The difficulties facing an estate administrator

We have written posts in the past about the importance of choosing the right person as Executor of your estate, and discussed the responsibilities that come with this position. There are two specific challenges that face an estate administrator that are constantly brought to our attention at LegalWills.

The first is locating the Will. Almost every day we receive an email from somebody who is looking for a person’s Will. Somebody has died, they told everybody that they have a Will, but nobody can find it. We have discussed this previously and the most important piece of advice is to let your Executor know where your Will is stored. Where you store the document is a personal preference and there are pros and cons to every decision, but if your Executor doesn’t know where it is, there is little chance of your wishes ever being respected.

Once the Executor has found the Will, they are then granted the powers from the courts to administer the estate and this is where the work really starts. The Executor has to gather up all of the assets in the estate – but how will they know where all of the assets are held? Often a Will simply states that “my entire estate is to be shared in the following way; one third to person A, one third to person B….etc” How does the Executor know where to find every bank account, every insurance policy, every investment, every stock portfolio, or even that bundle under the floorboards! How does the Executor even know when everything has been identified.

The scope of this issue was brought into focus last week when Citibank created a 16 page supplement in the New York Daily News. The title read “The following persons appear from our records to be entitled to unclaimed property consisting of cash amounts of fifty dollars or more…”. I haven’t counted, but there appear to be thousands of names including the philanthropist and socialite Brooke Astor who died in 2007.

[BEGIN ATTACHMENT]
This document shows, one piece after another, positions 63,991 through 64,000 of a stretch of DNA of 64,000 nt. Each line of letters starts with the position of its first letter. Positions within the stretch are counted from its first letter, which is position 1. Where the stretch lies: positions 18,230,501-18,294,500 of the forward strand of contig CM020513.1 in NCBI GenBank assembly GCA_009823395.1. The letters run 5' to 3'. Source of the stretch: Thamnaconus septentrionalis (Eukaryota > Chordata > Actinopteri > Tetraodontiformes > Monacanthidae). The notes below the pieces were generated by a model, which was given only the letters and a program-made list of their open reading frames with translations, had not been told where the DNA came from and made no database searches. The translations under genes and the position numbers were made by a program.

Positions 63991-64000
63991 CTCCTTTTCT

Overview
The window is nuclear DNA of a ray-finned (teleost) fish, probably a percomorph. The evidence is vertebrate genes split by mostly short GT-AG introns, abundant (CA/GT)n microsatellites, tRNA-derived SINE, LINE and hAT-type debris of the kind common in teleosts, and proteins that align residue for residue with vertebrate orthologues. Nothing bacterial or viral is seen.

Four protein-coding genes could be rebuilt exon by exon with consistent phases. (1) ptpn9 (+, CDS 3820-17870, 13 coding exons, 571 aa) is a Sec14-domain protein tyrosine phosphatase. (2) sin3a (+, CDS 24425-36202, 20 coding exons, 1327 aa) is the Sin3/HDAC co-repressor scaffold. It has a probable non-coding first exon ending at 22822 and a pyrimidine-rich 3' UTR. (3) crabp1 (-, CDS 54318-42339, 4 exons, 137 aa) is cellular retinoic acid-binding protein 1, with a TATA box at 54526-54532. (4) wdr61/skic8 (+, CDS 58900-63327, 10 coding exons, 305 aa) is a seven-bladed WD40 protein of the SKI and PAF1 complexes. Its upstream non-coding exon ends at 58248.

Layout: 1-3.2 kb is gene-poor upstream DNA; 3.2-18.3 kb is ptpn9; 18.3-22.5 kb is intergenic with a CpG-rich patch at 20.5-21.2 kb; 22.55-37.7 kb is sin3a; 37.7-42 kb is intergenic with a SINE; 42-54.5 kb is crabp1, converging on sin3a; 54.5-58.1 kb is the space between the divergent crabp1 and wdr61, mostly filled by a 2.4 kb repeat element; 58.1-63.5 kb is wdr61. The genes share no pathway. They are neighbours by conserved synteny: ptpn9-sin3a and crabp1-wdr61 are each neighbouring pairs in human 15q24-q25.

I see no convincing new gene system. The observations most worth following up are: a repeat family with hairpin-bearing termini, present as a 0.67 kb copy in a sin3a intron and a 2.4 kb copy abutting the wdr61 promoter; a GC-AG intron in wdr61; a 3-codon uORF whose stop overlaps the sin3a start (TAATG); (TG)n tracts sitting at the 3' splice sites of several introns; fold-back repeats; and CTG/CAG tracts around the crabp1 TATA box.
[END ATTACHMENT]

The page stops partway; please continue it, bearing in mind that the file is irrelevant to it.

A significant proportion of these thousands of abandoned accounts should have been part of an estate, but the estate administrator had no idea that they existed. This list is for Citibank in New York, and it is reasonable to assume that every bank in every country has a similar list. This amounts to billions of dollars, pounds and euros held by banks, unbeknownst to the estate executors.

Of course, it doesn’t make sense to list every account in one’s Will; it would mean updating your Will every time a bank account was changed, or a stock portfolio was cashed out. At, and we encourage everybody to complete a form that allows them to itemize their personal assets as well as list important people to contact. This document does not have the same legal standing and does not need to be signed and witnessed; it can be updated any time an asset changes. It can then be stored with the Will so that the Executor has a complete inventory of assets at the appropriate time.

In our digital age of PayPal accounts, domain name purchases, online gambling accounts, blog revenues and other digital assets, it is more important than ever to communicate to your Executor exactly where your assets are held. Many people do not even know the true extent of their spouse’s accounts, and without a list stored with the Will, an Executor would never even know that they had missed an important or valuable asset.

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